Now I know that many of the students that I’m talking about are also nonverbal. While communication is definitely a learning readiness skill, I put it in a category of its own, so I don’t focus on it in the first key skills. Learning readiness skills wouldn’t be the only skills you will be working on with these students. Instead, they’d have the academic component of their curriculum or their IEP might be the learning to learn skills. These are enabling goals that allow them to access the curriculum. And I’ve got some information about enabling goals that I’ll put in the show notes.
So communication would be another domain of skills that they would work on. Just like fine motor skills, independence, toileting, and self help, etc. So let’s look at the core learning of learning to learn skills more closely. And let me just say that these are just the beginning. All of these skills expand to more extensive complex skills that are still building on learning readiness. But for students who come to you without basic skills, these are where we start.
I start with attending to their name. Now we use to teach look at me as a direction. However, I’m always on the lookout for how instruction matches the natural environment, because many of the students I work with have significant difficulty generalizing their skills, and it helps if The cues are the same across environments. In addition, we have a large number of self advocates who will say that making eye contact is very distressing and often painful for them. And that Discrete trials that focused on attending by making eye contact, we’re extremely punishing, really for them.
So we want to take all of that into account. I don’t care as much that the person is making eye contact so much is that I just have a signal that they’re listening, that they’re hearing me. It could be a hand signal, it can be a lot of things.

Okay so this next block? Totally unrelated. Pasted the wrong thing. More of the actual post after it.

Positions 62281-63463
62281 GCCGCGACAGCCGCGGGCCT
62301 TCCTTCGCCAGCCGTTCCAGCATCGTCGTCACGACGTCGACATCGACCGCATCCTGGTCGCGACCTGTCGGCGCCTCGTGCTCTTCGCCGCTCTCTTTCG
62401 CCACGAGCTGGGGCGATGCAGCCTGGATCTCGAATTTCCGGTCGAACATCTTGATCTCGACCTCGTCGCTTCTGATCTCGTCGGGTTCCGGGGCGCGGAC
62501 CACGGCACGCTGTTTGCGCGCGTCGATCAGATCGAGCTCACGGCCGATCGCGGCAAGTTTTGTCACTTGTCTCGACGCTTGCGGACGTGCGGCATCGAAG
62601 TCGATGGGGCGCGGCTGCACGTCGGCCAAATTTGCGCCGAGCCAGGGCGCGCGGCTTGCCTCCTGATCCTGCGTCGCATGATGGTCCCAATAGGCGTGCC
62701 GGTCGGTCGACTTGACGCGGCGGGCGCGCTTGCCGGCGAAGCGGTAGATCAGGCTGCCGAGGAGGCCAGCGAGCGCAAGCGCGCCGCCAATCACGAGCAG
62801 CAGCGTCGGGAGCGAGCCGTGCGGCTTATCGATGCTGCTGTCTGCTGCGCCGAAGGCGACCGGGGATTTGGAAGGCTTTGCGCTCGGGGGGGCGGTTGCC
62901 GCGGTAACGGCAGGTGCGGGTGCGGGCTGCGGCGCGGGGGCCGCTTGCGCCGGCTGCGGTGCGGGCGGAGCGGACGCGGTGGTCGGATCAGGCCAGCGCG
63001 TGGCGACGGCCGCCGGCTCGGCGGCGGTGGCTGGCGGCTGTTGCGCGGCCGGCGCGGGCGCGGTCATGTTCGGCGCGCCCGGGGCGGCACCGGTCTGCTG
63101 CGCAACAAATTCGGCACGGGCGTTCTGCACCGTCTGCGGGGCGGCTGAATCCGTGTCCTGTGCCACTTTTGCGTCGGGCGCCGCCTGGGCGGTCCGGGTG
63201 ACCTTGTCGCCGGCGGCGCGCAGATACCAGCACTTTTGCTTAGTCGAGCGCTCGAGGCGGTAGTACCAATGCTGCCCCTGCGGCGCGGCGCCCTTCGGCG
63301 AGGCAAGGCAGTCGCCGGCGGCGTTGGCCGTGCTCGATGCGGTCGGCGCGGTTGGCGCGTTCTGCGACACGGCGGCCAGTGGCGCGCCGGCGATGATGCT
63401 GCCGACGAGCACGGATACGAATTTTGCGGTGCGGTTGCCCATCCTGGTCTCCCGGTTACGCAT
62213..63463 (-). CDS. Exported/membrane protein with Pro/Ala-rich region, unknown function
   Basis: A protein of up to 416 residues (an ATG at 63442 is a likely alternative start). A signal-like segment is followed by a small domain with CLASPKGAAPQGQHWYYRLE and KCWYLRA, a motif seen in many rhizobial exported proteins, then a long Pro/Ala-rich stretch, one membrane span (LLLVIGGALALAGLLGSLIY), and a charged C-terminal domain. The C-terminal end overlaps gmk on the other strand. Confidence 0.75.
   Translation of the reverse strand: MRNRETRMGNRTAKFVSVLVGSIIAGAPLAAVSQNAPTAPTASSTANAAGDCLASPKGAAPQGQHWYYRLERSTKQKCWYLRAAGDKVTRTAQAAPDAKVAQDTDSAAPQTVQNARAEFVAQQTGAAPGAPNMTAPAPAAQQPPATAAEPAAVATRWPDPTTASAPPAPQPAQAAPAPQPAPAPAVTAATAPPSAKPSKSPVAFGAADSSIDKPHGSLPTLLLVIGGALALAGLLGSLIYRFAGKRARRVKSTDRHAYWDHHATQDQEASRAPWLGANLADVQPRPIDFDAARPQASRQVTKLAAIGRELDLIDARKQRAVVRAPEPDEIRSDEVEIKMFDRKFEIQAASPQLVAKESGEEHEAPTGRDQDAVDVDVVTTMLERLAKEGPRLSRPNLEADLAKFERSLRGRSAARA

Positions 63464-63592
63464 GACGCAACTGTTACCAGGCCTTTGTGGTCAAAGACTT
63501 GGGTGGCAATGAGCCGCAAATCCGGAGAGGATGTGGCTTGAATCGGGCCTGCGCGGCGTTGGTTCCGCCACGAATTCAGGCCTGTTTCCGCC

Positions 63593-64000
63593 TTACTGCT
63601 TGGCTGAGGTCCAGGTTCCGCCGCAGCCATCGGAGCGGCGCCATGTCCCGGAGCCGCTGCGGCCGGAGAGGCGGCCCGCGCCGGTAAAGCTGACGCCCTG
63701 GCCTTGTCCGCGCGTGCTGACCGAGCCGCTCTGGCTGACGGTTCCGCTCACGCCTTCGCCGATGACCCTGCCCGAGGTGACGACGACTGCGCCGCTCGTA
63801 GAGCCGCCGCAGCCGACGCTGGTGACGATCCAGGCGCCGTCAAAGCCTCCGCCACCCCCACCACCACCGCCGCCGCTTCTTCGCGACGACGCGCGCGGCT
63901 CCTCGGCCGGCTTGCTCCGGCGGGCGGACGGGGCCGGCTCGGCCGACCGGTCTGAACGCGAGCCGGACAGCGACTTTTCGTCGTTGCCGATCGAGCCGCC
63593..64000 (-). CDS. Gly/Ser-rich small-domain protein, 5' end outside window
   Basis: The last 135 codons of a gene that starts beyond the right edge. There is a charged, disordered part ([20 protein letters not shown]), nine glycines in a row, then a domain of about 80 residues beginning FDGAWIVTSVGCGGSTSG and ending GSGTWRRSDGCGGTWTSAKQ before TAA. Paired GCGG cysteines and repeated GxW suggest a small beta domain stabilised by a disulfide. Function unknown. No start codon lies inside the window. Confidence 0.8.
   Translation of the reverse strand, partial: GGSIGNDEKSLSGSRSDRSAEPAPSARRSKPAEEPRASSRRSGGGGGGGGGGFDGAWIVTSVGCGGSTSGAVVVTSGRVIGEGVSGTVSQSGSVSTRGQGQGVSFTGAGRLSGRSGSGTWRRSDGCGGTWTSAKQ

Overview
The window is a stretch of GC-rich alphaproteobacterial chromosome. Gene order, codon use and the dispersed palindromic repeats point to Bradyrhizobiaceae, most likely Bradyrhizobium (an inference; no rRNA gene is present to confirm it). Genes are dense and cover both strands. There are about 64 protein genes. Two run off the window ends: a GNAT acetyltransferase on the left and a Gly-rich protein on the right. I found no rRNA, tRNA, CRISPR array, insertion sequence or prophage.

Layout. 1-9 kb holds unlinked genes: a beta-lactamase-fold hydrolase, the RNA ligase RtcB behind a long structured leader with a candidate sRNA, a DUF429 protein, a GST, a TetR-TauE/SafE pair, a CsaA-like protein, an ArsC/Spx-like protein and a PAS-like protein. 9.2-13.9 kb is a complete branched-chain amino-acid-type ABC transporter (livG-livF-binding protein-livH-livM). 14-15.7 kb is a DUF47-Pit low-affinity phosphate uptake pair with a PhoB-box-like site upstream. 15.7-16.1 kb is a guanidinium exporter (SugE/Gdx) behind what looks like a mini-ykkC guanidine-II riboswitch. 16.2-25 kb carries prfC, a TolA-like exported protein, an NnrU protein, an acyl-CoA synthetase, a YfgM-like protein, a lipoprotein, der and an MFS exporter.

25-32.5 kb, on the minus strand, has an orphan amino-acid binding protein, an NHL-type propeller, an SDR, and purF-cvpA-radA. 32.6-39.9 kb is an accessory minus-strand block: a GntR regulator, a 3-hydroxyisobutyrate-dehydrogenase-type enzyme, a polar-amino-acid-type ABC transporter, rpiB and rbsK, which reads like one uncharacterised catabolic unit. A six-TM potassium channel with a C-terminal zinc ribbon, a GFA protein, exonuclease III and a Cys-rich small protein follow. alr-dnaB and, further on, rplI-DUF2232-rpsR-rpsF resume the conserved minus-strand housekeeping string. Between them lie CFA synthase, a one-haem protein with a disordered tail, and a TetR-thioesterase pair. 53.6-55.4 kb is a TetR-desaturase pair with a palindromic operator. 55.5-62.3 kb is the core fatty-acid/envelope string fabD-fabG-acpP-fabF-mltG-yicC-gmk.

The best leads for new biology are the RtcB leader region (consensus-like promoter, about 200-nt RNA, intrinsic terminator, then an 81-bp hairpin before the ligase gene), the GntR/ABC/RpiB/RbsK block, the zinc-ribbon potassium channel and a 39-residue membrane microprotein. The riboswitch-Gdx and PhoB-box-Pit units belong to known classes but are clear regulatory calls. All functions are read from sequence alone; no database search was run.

And guess what, most teachers don’t say, Look at me to get a student’s attention until they’re really, really frustrated. So essentially, when I was teaching, look at me, I was teaching my kids to frustrate their teachers. Instead, they give a direction to the class. Students at this stage of learning to learn aren’t at the point where they’re understanding that class directions apply to them as well.
So the next thing they do, if the student doesn’t follow the class direction, is to say the student’s name. So now I teach students to attend to their name using some kind of signal. For some kids that might be eye contact or orienting their face so that they’re looking at me, maybe not making direct eye contact. But for some, it might be a hand signal or some other a verbal response if they’re verbal to be able to say, I heard you. I just want to make sure that they heard and knew that that direction was for them.
Now, when it comes to attention, let me just say that it’s not the length of how long that direction takes place that counts. It’s visually checking in or some way of letting them know that they are attending. In this skill, we start with a small contained setting with just one student, one instructor, if you have that option. You can modify this if your staffing doesn’t allow it or your student doesn’t need to start this far back. And then gradually, we move to working on attending when their name is called in larger groups, and farther away.